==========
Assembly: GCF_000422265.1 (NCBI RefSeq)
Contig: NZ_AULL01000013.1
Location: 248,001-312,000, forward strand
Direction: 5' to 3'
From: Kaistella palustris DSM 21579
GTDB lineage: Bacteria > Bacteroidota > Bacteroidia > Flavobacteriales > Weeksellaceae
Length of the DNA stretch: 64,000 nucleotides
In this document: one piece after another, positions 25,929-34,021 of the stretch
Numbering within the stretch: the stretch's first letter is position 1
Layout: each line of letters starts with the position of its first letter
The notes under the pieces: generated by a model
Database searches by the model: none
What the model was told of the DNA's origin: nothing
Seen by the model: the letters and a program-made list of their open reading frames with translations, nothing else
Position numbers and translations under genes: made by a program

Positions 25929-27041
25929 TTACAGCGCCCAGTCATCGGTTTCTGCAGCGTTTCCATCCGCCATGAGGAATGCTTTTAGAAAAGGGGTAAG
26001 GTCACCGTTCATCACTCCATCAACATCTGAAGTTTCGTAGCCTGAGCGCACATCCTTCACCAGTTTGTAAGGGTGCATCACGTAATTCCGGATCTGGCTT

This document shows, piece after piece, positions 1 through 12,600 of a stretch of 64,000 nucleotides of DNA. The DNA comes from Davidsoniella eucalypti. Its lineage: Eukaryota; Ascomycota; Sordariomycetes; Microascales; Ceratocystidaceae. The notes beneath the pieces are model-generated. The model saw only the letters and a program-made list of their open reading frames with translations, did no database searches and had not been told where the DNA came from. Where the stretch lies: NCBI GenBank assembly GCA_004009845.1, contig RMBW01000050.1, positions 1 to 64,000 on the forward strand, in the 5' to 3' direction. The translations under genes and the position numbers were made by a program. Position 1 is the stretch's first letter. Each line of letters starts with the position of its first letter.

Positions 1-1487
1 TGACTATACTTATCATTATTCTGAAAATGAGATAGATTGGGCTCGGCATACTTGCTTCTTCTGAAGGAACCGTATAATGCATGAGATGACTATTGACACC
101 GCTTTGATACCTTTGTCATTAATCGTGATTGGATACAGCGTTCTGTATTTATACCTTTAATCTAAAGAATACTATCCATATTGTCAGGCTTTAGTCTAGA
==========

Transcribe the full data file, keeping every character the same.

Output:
Assembly: GCF_000422265.1 (NCBI RefSeq)
Contig: NZ_AULL01000013.1
Location: 248,001-312,000, forward strand
Direction: 5' to 3'
From: Kaistella palustris DSM 21579
GTDB lineage: Bacteria > Bacteroidota > Bacteroidia > Flavobacteriales > Weeksellaceae
Length of the DNA stretch: 64,000 nucleotides
In this document: one piece after another, positions 25,929-34,021 of the stretch
Numbering within the stretch: the stretch's first letter is position 1
Layout: each line of letters starts with the position of its first letter
The notes under the pieces: generated by a model
Database searches by the model: none
What the model was told of the DNA's origin: nothing
Seen by the model: the letters and a program-made list of their open reading frames with translations, nothing else
Position numbers and translations under genes: made by a program

Positions 25929-27041
25929 TTACAGCGCCCAGTCATCGGTTTCTGCAGCGTTTCCATCCGCCATGAGGAATGCTTTTAGAAAAGGGGTAAG
26001 GTCACCGTTCATCACTCCATCAACATCTGAAGTTTCGTAGCCTGAGCGCACATCCTTCACCAGTTTGTAAGGGTGCATCACGTAATTCCGGATCTGGCTT

This document shows, piece after piece, positions 1 through 12,600 of a stretch of 64,000 nucleotides of DNA. The DNA comes from Davidsoniella eucalypti. Its lineage: Eukaryota; Ascomycota; Sordariomycetes; Microascales; Ceratocystidaceae. The notes beneath the pieces are model-generated. The model saw only the letters and a program-made list of their open reading frames with translations, did no database searches and had not been told where the DNA came from. Where the stretch lies: NCBI GenBank assembly GCA_004009845.1, contig RMBW01000050.1, positions 1 to 64,000 on the forward strand, in the 5' to 3' direction. The translations under genes and the position numbers were made by a program. Position 1 is the stretch's first letter. Each line of letters starts with the position of its first letter.

Positions 1-1487
1 TGACTATACTTATCATTATTCTGAAAATGAGATAGATTGGGCTCGGCATACTTGCTTCTTCTGAAGGAACCGTATAATGCATGAGATGACTATTGACACC
101 GCTTTGATACCTTTGTCATTAATCGTGATTGGATACAGCGTTCTGTATTTATACCTTTAATCTAAAGAATACTATCCATATTGTCAGGCTTTAGTCTAGA